If it's any comfort, the fact your horse is behind the bit means he probably ISN'T ewe necked! An ewe necked horse will typically travel with his nose high in the air and have a very difficult time rounding down. Traveling behind the bit and bulging those lower neck muscles is much more typical of a resistant green horse and can definitely be fixed with time and hard work. The trick is to first remove that which he's resisting (don't "bridle him up" or use a check) and then teach him to really stretch down and elevate his back. You'll have to do that for a long time while he physically rebuilds himself but once he's had a chance to strengthen those new muscles he's never used he can start carrying himself correctly and eventually graduate to a higher headset. This will take at least a year of correct work so don't be worried if it seems to be taking awhile. It will be worth it!

Leia
 
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Vertical Limit

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A ewe neck is a ewe neck and is a very strong conformational defect. Especially when you are looking at certain types of performance horses. No amount of work or food will fix it. While it can be made to look better it is caused poor internal structure. Ewe necked horses are likely, but not always, to be straight shouldered (among other things) You can kind of equate a ewe neck to curvature of the spine in a human. The actual skeletal structure is improperly formed.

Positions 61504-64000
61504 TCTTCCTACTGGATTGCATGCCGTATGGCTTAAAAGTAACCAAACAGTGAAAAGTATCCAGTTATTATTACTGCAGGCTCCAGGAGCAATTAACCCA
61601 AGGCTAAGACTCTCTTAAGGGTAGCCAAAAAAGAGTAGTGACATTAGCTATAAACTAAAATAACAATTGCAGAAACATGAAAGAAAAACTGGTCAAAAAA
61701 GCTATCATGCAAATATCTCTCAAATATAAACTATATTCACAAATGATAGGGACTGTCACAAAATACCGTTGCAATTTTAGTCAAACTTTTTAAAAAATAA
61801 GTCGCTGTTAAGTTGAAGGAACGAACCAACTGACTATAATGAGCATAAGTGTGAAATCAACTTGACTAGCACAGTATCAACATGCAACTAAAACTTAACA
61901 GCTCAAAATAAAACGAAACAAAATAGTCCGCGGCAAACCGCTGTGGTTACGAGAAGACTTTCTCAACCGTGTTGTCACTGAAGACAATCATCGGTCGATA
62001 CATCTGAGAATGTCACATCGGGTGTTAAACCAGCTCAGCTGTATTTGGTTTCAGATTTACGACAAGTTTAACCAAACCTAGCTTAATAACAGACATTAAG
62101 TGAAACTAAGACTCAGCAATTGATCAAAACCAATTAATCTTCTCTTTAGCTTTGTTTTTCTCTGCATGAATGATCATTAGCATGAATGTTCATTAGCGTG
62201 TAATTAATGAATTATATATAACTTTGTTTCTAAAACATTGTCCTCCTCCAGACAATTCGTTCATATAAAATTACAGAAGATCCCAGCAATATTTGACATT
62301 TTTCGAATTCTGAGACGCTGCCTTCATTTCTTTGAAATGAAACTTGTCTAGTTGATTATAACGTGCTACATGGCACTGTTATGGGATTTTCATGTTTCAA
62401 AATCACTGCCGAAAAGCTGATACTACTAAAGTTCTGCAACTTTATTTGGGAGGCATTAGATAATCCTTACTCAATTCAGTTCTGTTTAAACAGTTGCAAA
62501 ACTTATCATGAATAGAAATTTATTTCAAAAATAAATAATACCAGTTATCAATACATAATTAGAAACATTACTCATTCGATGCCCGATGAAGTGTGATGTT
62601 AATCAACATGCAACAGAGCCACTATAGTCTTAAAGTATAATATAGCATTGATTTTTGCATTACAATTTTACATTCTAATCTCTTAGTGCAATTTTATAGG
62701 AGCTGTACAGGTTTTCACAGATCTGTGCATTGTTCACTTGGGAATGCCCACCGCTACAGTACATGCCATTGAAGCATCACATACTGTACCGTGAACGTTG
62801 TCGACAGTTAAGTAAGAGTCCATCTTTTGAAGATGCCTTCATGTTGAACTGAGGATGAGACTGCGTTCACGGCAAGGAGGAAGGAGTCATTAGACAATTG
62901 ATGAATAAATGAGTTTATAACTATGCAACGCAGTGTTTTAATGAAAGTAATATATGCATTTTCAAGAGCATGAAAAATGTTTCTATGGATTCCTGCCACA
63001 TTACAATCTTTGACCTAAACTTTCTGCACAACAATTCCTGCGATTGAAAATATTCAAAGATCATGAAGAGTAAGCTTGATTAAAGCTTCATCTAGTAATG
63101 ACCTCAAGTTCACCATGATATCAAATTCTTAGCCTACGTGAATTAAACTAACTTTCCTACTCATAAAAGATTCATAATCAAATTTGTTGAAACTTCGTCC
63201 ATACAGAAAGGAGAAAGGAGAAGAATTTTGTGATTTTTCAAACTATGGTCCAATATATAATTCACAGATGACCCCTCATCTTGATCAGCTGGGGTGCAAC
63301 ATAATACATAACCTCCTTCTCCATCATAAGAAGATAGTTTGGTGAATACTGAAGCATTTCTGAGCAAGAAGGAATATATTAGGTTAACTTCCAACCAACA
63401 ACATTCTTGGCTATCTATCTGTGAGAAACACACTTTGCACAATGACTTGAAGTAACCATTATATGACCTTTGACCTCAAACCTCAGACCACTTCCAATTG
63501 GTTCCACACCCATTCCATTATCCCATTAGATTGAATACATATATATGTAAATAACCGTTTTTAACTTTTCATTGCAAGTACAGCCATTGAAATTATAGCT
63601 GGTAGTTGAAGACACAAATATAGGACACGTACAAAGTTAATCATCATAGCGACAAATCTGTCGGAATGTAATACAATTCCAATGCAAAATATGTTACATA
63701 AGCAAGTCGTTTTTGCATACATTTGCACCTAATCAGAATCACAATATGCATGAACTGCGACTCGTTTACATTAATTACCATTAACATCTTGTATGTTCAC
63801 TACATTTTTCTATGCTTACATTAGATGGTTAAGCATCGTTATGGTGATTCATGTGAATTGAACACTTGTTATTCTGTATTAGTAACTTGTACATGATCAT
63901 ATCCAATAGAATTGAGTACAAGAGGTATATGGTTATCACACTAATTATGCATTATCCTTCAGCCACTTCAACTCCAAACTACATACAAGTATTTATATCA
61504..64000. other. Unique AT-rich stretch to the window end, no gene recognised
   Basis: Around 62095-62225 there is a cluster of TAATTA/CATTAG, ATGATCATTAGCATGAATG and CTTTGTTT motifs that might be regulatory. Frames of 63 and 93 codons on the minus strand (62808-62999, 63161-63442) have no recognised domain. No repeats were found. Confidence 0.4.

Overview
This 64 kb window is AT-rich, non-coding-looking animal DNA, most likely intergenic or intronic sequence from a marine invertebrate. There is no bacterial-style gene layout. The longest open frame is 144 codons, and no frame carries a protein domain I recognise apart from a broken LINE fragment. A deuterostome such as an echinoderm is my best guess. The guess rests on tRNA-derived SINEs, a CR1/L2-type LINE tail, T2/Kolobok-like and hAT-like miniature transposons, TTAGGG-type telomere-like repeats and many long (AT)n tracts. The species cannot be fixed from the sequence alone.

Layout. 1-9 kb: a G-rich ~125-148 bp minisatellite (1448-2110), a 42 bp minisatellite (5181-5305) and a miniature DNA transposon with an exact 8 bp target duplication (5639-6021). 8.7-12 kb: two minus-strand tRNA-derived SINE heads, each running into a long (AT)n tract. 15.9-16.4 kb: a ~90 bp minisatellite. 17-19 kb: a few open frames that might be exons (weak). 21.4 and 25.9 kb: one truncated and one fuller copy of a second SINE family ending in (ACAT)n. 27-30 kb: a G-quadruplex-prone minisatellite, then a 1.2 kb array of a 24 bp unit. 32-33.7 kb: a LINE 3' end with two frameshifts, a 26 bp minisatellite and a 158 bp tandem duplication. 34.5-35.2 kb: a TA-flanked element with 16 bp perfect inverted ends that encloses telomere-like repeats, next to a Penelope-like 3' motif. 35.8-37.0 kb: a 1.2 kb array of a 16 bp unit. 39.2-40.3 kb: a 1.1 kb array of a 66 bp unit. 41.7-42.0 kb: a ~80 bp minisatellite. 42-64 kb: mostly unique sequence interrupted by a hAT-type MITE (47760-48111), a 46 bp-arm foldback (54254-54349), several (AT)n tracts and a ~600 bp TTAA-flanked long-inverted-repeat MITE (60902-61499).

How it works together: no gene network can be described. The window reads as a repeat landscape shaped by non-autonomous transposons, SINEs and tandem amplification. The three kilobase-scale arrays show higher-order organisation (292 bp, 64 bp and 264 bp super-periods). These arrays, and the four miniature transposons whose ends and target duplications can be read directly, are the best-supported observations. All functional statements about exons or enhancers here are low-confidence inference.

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Marsha Cassada

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Sounds as though it is not conformational, as he always holds his head low--he is definitely not a "stargazer". He is only lately beginning to stretch his head out in harness. I do feel as though he has more hind end in his movement lately, too.

I didn't notice the neck until I clipped him out last week. It is definitely more muscled on bottom than on top, but I won't despair now. One site mentioned a ewe neck is often associated with a hollow chest. He does not have a hollow chest. It also mentioned the "stargazer" attitude.

Thank you for the good information!

I don't have any good photos of him lately, just standing still, but here is one of him in harness. (He is holding his head up a little more now than when this was taken a month ago, and beginning to respond better, so I do feel like he is becoming more flexible.) My sister is driving, and they were practicing circles.

Another thing that I found amazing is how long it takes a malnourished, injured horse to physically recover. I got him in August, and I feel as though March was when I actually noticed him being fully recovered--except for hooves which are growing out nicely.

Again, thanks for the responses.

 

Keri

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I'm not the best judge, but his neck just looks fat. Have you tried really sweating it??? I have a gelding who has a fatter lower neck and thick throatlatch. I have to sweat him in order to get any collection in his head. He can't breathe otherwise. Takes extra work, but well worth it. And he shows really nice after all my work.
 

sedeh

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He doesn't look ewe necked to me. They often have a dip at the base on the neck on their topline. He just needs some conditioning and diet(looks a little fat) and he should come around for you.
 

Miniv

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I don't see a ewe neck either.........I think he ties in low on his chest, though, which is what Leia mentions in her very good post. Overall, he looks very balanced -- cute guy!